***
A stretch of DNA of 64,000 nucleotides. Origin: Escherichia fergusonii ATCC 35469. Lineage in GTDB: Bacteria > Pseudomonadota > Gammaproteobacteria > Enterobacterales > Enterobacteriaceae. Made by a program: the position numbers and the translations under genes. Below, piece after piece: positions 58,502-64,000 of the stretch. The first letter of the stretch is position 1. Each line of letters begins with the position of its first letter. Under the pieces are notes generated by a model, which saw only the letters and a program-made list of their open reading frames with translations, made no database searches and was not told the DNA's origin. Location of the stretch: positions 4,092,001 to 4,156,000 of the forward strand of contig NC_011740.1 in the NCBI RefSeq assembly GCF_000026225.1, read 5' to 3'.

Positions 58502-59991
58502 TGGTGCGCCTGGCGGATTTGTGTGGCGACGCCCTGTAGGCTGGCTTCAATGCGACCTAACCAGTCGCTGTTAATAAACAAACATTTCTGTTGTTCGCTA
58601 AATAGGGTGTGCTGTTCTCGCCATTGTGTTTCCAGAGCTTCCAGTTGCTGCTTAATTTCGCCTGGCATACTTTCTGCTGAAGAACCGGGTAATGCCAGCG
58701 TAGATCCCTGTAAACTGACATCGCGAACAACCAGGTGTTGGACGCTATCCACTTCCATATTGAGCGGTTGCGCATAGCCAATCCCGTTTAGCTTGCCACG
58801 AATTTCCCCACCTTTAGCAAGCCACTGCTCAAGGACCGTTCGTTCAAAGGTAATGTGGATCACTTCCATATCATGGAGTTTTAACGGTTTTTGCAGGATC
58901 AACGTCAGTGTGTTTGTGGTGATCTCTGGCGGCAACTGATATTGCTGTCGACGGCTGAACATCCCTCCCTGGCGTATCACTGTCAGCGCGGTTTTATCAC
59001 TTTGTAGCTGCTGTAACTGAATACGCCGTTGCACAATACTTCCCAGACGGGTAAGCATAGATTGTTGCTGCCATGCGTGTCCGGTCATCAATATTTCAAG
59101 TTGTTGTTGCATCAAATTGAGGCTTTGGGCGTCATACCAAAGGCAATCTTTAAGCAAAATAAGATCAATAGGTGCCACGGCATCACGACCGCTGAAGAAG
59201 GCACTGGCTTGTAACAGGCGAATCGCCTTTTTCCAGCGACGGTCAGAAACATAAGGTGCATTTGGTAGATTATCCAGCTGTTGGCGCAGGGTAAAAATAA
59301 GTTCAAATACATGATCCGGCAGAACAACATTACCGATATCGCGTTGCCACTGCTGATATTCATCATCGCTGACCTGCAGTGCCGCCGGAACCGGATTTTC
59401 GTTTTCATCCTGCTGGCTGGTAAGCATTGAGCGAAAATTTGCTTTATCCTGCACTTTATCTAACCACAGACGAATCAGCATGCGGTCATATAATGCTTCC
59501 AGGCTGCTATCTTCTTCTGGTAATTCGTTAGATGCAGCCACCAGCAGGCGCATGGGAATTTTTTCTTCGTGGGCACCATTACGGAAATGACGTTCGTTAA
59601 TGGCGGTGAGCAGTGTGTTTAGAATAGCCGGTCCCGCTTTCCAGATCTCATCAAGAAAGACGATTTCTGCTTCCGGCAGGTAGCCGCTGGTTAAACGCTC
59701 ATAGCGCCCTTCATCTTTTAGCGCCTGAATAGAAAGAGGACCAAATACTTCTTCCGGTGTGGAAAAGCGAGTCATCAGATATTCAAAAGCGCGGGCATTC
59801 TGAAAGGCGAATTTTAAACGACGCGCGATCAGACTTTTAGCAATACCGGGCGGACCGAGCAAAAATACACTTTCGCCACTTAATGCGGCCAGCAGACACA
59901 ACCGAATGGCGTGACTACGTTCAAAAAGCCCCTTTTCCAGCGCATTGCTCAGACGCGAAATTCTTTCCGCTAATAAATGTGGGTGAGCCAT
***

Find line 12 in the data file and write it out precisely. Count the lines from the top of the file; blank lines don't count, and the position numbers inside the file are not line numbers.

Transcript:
59401 GTTTTCATCCTGCTGGCTGGTAAGCATTGAGCGAAAATTTGCTTTATCCTGCACTTTATCTAACCACAGACGAATCAGCATGCGGTCATATAATGCTTCC